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Federalism: The Historical Trends and National/State Power Balance Outline - page 4 / 5





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When the national government started passing national welfare legislation, at first the courts were ready to invalidate it, but public opinion and fear of further economic collapse shifted their support to the national programs.

Repeated pattern in the areas of taxation and spending as well. Court resistant at first, but nation’s needs changed this.

Court packing resulted and FDRs showdown with Supreme Court.

The 30s brought the beginnings of cooperative federalism.

Cooperative federalism stresses a partnership and a sharing of functions, responsibilities, and programs between states and the national government.

Interpretation of the Constitution changed as well.

The case of the United States v. Darby Lumber (1941) overturned Hammer vs. Daggenhart (1918) and made it illegal to ship goods produced by child labor across states.

Marble cake metaphor.

Federal government got more involved in areas that had previously been the jurisdiction of the states.

Cooperative Federalism Expands with Civil Rights:

States rights v. Civil Rights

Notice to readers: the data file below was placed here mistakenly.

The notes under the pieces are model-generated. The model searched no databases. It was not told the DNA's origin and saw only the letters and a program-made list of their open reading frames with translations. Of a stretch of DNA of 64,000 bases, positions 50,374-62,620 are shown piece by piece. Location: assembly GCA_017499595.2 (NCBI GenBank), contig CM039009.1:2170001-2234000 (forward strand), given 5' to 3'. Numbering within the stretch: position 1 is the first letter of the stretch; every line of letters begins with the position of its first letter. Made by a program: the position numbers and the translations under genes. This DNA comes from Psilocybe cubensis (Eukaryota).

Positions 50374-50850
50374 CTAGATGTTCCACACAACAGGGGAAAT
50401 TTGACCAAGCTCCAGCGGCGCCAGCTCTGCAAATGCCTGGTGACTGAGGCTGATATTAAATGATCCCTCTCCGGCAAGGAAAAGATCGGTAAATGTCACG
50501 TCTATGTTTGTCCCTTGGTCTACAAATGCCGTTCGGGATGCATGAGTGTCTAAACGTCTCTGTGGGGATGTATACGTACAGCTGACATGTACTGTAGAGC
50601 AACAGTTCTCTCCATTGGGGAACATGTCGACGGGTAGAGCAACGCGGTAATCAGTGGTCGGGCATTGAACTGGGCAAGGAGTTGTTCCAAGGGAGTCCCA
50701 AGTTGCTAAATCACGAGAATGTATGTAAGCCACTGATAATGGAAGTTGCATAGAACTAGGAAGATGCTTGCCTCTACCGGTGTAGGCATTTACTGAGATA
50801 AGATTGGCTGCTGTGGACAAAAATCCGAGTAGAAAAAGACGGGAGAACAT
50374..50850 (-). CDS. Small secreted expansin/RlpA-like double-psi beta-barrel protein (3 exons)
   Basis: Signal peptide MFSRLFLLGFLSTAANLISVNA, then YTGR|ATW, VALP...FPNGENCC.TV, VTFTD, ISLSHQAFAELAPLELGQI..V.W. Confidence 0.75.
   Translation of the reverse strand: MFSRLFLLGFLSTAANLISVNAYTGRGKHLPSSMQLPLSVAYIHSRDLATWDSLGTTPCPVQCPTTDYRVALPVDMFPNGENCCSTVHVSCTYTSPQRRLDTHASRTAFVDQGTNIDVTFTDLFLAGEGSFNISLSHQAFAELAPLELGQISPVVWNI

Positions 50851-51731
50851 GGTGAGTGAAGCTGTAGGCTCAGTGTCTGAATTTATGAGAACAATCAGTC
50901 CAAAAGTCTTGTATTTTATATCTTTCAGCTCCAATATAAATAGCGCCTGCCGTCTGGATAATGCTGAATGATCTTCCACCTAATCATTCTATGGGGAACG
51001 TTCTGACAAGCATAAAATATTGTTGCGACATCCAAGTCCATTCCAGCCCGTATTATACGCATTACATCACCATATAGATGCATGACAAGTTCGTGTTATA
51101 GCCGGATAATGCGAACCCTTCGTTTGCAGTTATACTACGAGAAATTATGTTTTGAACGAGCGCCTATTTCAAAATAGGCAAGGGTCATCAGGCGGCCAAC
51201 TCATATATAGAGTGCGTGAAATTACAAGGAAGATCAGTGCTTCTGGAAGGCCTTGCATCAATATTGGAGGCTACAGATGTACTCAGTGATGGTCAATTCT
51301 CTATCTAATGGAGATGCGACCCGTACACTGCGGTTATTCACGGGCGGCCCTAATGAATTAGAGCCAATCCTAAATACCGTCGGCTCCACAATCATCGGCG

Brown v. Board of Education (1954)

Commerce Clause and Civil Rights Movement (1960s) Heart of Atlanta case

During the 60s under the Johnson Administration, the Great Society programs again expanded the range of federal activity at the state level with the with goal toward alleviating poverty, particularly in urban areas.

Money from national government to states: carrot and stick approach.

Era 3: New Federalism (Nixon, Reagan, and 104th Congress)

New Federalism: 1968-1994 and New New (devolution revolution) since 1994

President Richard Nixon instituted a new policy. The program focused on large grants to states. Idea of giving states federal money to do with as they please.

States had more autonomy with this New Federalism.

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